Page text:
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for certain of my creditors : and yet, to say the truth, I had as lief have the foppery of freedom, as the morality of imprisonment.


Nature is made better by no mean,
But nature makes that mean; so, o'er that art
Which, you say, adds to nature, is an art
That nature makes.

W.T. iv. 3.
This is an art
Which does mend nature,-change it rather; but
The art itself is nature.


I therefore apprehend and do attach thee,
For an abuser of the world, a practiser
Of arts inhibited, and out of warrant.


Say, what's thy name?
Thou hast a grim appearance, and thy face
Bears a command in't ; though thy tackle's torn
Thou show'st a noble vessel.

C. iv. 5. He is able to pierce a corslet with his eye'; talks like a knell, and his hum is a battery,

C. v. 4. SOUR. The tartness of his face sours ripe grapes. C. iv. 4. ASPIRANT, A high hope for a low having : God grant us patience !

L, L. i. 1. Sir, I lack advancement.

H. iii. 2. ASS.

Now, what a thing it is to be an ass ! Tit. And. iv. 2.

O that he were here to write me down an ass ! but, masters, remember that I am an ass; though it be not written down, yet forget not that I am an ass.

M. A. iv, 2. I do begin to perceive that I am made an ass. M. W. v.5. If thou beʼst not an ass, I am youth of fourteen.

A.W. ii. 3. With the help of a surgeon he might recover, and prove an ass.

M. N. v. 1. ASSASSINS. Kill men i' the dark! where are these bloody thieves ?



The mightiest space in fortune nature brings

To join like likes, and kiss like native things. 4.W. i. 1. ASTRONOMERS.

These earthly godfathers of heaven's lights,

That give a name to every fixed star,
Have no more profit of their shining nights

Than those that walk and wot not what they are.
Too much to know, is to know nought but fame,
And every godfather can give a name.


I have professed me thy friend, and I confess me knit to thy deserving with cables of perdurable toughness.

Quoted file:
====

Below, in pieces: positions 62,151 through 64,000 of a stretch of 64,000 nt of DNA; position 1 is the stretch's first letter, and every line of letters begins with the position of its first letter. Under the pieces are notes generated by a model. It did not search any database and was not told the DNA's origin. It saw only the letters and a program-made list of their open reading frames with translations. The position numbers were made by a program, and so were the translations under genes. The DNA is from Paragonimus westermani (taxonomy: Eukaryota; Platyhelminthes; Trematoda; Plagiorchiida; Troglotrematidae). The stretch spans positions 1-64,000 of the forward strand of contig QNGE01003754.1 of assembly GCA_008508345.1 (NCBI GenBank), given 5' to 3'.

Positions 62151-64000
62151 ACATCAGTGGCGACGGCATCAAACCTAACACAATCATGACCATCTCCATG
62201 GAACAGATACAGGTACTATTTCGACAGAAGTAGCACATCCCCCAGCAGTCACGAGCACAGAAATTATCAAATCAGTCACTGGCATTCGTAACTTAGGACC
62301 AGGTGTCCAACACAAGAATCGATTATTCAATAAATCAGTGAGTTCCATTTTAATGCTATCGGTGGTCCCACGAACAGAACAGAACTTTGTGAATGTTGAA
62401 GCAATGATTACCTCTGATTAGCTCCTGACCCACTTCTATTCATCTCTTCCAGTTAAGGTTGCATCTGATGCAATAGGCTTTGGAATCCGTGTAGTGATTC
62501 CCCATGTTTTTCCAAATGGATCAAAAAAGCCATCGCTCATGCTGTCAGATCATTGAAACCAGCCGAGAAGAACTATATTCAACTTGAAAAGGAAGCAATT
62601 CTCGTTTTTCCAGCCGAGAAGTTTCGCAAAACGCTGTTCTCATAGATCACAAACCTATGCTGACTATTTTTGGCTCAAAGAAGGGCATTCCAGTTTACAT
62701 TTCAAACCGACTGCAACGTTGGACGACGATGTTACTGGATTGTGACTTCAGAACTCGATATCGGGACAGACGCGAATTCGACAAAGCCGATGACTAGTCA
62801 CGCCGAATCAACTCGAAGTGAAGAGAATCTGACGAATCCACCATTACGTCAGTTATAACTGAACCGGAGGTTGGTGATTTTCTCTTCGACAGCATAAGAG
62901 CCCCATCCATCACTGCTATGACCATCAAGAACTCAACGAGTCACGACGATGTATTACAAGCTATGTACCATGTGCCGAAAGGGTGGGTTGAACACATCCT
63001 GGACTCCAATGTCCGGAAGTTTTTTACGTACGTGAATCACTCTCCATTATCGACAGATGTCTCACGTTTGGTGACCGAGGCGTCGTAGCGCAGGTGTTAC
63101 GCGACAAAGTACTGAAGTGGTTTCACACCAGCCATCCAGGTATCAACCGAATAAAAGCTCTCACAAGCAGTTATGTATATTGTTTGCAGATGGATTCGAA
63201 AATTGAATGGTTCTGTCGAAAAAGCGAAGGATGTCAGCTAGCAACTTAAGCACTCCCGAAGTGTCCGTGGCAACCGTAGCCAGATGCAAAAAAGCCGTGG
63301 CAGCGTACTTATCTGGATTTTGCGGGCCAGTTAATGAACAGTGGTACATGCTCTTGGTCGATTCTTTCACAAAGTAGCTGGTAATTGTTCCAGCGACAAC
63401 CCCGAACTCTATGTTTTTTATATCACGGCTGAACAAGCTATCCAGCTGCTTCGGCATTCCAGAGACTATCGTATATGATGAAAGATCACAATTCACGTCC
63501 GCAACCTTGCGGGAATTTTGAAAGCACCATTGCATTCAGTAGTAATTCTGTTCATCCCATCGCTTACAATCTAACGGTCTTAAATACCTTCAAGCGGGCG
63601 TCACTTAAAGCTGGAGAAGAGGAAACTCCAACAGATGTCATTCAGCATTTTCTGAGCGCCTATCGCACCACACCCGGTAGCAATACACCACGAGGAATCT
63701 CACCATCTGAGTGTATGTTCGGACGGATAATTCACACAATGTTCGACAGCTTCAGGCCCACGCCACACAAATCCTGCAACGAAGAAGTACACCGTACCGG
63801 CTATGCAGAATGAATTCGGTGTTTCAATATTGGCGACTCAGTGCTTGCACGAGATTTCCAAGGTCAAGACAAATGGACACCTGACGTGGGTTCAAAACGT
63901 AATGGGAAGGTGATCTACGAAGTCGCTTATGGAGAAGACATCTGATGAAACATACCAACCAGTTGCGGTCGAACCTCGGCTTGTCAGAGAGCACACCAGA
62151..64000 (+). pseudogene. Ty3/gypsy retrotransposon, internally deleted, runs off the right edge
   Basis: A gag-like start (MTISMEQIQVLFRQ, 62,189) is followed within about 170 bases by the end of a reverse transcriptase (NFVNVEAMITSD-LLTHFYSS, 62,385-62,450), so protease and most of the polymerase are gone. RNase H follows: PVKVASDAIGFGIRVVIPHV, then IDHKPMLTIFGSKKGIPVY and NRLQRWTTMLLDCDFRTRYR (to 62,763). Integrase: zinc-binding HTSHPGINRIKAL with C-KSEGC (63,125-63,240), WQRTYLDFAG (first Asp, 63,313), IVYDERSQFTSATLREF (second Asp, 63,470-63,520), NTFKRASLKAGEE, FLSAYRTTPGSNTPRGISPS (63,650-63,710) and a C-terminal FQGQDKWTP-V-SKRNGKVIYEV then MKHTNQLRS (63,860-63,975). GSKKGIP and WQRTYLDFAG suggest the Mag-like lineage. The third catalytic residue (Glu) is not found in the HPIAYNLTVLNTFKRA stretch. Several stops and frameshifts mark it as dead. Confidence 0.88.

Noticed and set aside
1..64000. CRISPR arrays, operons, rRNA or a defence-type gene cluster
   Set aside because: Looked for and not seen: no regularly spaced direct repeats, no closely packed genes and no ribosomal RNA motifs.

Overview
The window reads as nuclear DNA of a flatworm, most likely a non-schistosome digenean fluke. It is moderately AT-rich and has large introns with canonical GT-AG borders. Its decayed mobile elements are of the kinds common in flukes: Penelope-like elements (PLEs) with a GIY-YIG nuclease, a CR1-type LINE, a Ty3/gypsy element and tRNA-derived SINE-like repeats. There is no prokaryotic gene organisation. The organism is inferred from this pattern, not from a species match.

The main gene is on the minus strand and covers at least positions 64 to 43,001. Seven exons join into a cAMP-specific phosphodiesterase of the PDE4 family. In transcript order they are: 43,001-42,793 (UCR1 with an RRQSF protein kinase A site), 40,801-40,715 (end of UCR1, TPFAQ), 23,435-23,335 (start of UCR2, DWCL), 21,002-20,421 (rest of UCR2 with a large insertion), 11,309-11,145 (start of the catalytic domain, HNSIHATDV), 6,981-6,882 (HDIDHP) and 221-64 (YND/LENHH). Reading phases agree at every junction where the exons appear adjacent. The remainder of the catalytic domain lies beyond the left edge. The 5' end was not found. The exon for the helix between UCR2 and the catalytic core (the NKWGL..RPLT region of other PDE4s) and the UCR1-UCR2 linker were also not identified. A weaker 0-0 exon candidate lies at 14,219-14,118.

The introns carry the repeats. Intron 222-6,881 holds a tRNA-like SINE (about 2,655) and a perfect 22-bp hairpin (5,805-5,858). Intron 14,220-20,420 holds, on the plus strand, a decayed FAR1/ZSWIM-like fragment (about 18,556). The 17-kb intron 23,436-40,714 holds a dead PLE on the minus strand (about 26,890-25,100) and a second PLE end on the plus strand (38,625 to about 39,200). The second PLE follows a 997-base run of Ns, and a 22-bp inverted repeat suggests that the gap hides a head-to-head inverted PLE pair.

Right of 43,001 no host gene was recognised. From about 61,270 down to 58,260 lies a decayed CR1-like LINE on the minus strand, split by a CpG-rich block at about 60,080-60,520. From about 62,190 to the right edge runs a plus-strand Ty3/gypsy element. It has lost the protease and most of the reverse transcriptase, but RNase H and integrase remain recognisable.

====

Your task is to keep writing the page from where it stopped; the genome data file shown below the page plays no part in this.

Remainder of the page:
0. i. 3. I have forsworn his company hourly, any time this two. and-twenty years, and yet I'm bewitched with the rogue's company. If the rascal have not given me medicines to make me love him, I'll be hanged; it could not be else.

H. IV. PT. I. ii. 2. ATTENDANCE.

Creaking my shoes on the plain masonry. A.W. ii. 1. ATTENTION.

Lend thy serious hearing to what I shall unfold. H. i. 5.
Season your admiration for a while
With an attent ear; till I may deliver,
Upon the witness of these gentlemen,
This marvel to you.


But I can tell, that in each grace of these
There lurks a still and dumb discoursive devil,
That tempts most cunningly.

T. C. iv. 4. AVARICE.

This avarice,
Sticks deeper; grows with more pernicious root
Than summer-seeding lust.

M. iv. 3.
I think oxen and wain-ropes cannot hale them together.

T. N. iii. 2. AUSTERITY.

Be opposite with a kinsman, surly with servants ; let thy tongue tang arguments of state ; put thyself into the trick of singularity.

T. N. üi. 4.


Five justiceg' hands to it, and authorities more than my pack will hold.

W.T. iv. 3. AUTHOR (See also POET, RHYMSTER).

Nay, do not wonder at it: you are made
Rather to wonder at the things you hear
Than to work any. Will you rhyme upon't,
And vent it for a mockery?

Cym. v. 3. AUTHORITY (See also OFFICE).

O place! O form!
How often dost thou with thy case, thy habit,
Wrench awe from fools, and tie the wisest souls
To thy false seeming. Blood, thou still art blood :
Let's write good angel on the devil's horn,
Tis not the devil's crest.

M. M. ii. 4.
Thou hast seen a farmer's dog bark at a beggar,
And the creature run from the cur: There,
There, thou might'st behold the great image of authority:
A dog's obeyed in office.

K. L. iv. 6.
Authority, though it err like others,
Hath yet a kind of medicine in itself,
That skins the vice o' the top.

M. M. ii. 2.
I shall remember:
When Cæsar says,-Do this, it is perform'd. J.C. i. 2.
Authority bears a credent bulk,
That no particular scandal once can touch